• Provided by: [D].Plants Of the World Online Portal - FTEA
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    Succulent annual or perennial herbs or infrequently shrublets; stems articulated or not; roots sometimes tuberous

  • Provided by: [D].Plants Of the World Online Portal - FTEA
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    Ovary semi-inferior, multi-ovulate; style usually elongate and disarticulating at maturity; stigma branched, the branches recurving

  • Provided by: [D].Plants Of the World Online Portal - FTEA
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    Capsule circumscissile, basal portion rim-like to infundibuliform, membranous to coriaceous, persistent, the dome-shaped top usually cartilaginous, brittle, forming a lid carrying the persistent collapsed perianth

  • Provided by: [D].Plants Of the World Online Portal - FTEA
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    Seeds many, grey, brown or black (immature seeds brown), sometimes iridescent with a metallic sheen, reniform to rounded, smooth or often ornamented with tubercles or pegs.

  • Provided by: [D].Plants Of the World Online Portal - FTEA
    • Source: [
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    Petals 4–5(–6), adnate basally to the sepals, varying slightly in width

  • Provided by: [D].Plants Of the World Online Portal - FTEA
    • Source: [
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    Stamens several to numerous, adherent to the petals in a single whorl, filaments connate basally

  • Provided by: [D].Plants Of the World Online Portal - FTEA
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    Herbes'annuelles ou vivaces, charnues, parfois lignifiées à la base.'Tiges'souvent ± couchées.'Feuilles'charnues, souvent cylindriques, à stipules membraneuses ou plus souvent divisées en poils ± abondants formant des touffes aux aisselles.'Fleurs'sessiles, solitaires ou en petit groupe à l'extrémité des tiges et entourées de quelques feuilles formant un involucre; bractées involucrales inégales, l'une recouvrant l'autre par ses bords; périgone pétaloïde, à 4-6 segments fugaces et fragiles, se réduisant à rien après l'anthèse et par dessiccation; étamines 4-40; ovaire semi-infère, de 4-5 (8) carpelles et style divisé en autant de stigmates; ovules nombreux.'Capsule'à déhiscence transversale (pyxide).'Graines nombreuses, à tégument orné de dessins ou de verrues.\n\t\t\t\tPlus de 100 espèces de régions chaudes, surtout américaines; une trentaine sont connues pour l'Afrique équatoriale orientale, dont 5 seulement ont été observées au Congo belge. Quelques-unes sont parfois cultivées comme ornementales ou consommées en légumes (Pourpier).\n\t\t\t\tLeurs fleurs, qui pour chaque espèce s'ouvrent à un moment assez précis de la journée, se fanent après quelques heures (« fleurs d'un jour » des Espagnols).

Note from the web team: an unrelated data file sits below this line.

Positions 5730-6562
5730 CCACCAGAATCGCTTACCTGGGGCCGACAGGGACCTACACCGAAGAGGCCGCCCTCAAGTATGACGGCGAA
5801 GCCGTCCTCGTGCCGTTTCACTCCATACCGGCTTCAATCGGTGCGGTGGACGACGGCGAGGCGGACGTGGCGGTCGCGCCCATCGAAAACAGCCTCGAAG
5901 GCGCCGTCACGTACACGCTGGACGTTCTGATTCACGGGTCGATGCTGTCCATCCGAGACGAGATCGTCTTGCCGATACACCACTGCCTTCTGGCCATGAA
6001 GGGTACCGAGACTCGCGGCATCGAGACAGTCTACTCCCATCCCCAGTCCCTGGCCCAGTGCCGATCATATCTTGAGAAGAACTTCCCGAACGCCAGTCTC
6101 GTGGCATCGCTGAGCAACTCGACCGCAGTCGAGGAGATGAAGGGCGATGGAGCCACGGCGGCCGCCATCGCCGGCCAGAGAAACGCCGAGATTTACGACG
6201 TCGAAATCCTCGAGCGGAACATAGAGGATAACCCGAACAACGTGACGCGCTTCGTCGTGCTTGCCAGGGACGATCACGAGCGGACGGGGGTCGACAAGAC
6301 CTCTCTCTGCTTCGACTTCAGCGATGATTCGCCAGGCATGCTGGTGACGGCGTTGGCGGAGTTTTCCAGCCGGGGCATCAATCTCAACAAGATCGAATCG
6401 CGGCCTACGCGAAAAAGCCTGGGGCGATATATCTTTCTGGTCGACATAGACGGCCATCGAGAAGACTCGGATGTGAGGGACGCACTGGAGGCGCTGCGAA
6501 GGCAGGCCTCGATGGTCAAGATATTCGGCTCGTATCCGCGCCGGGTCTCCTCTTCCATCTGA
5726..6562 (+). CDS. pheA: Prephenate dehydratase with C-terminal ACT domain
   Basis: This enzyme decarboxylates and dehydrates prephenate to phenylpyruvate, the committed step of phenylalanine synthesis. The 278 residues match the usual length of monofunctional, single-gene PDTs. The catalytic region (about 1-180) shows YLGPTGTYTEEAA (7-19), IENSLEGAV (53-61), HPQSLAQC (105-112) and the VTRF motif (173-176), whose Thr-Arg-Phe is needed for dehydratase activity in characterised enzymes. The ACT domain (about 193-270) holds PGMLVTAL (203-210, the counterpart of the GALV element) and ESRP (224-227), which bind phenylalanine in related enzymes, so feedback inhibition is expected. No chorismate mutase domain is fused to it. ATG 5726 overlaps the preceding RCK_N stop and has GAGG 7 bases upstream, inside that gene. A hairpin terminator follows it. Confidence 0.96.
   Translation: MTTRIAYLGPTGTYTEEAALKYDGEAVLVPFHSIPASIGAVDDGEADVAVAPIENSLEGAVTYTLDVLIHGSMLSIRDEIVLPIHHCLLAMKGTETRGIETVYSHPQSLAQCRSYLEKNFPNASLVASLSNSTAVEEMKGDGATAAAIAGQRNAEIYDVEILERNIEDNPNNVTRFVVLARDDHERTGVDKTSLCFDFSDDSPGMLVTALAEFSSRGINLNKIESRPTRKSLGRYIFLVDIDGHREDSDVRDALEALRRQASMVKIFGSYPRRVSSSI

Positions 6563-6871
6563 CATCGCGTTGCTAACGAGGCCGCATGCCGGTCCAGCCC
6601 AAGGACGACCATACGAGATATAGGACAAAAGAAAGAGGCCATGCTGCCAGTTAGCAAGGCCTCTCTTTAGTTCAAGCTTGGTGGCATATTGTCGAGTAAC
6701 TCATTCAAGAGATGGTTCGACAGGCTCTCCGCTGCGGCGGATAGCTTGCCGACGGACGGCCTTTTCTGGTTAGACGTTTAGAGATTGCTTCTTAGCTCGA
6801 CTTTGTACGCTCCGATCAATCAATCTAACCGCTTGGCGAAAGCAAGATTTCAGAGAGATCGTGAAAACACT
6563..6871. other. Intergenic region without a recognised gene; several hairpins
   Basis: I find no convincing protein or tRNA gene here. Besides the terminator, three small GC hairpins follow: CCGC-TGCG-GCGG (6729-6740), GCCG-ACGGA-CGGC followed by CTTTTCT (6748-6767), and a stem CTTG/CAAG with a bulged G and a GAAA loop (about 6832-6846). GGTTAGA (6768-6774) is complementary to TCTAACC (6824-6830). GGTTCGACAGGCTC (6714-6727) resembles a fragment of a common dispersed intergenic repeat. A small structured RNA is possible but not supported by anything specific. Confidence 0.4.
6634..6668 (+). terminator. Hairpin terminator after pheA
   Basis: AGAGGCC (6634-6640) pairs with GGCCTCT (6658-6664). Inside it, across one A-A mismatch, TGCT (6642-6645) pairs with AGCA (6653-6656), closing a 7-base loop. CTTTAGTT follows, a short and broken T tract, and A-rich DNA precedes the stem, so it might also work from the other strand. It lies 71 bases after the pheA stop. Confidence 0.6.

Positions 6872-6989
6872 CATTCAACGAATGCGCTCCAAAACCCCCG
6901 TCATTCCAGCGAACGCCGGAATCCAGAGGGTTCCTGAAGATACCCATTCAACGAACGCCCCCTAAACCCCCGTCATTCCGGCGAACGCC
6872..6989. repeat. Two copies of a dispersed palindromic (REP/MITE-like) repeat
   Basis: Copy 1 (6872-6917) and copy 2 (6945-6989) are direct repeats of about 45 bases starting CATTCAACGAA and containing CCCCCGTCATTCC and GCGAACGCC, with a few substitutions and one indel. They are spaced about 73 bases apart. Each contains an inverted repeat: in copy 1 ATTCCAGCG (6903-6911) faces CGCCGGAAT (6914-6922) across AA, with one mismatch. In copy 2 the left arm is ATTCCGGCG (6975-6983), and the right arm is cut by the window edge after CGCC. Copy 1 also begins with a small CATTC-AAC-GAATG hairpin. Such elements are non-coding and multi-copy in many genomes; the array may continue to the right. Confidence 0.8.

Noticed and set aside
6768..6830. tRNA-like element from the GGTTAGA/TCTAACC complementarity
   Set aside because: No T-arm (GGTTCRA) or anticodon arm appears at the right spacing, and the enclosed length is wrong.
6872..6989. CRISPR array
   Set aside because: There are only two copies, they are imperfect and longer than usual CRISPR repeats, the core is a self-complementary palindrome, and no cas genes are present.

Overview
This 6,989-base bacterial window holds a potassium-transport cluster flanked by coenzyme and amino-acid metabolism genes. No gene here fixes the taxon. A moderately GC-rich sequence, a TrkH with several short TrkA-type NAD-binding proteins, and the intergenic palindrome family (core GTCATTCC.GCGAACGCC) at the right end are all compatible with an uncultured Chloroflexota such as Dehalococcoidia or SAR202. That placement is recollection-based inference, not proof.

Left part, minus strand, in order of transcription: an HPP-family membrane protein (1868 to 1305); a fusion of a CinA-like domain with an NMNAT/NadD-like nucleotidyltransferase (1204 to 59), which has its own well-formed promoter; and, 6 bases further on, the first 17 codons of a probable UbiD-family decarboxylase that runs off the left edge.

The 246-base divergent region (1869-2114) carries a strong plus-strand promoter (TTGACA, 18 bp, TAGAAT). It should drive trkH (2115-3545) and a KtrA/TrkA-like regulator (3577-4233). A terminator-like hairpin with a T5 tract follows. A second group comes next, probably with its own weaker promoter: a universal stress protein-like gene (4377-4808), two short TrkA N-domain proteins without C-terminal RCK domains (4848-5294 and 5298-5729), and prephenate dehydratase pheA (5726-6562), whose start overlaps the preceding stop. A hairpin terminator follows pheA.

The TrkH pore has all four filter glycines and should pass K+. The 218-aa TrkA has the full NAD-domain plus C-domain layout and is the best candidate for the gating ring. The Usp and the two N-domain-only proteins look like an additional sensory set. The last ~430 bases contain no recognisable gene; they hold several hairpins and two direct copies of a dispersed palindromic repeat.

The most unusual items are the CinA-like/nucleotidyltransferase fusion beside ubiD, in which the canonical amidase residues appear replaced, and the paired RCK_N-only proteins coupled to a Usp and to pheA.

• Provided by: [H].Flore d'Afrique Centrale
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    Habit

    herbs

  • Provided by: [E].Flora de Panama
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    Distribution

    A cosmopolitan genus in tropical and subtropical areas of the world, about 125 species.

  • Provided by: [E].Flora de Panama
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    Literature

    SELECTED REFERENCES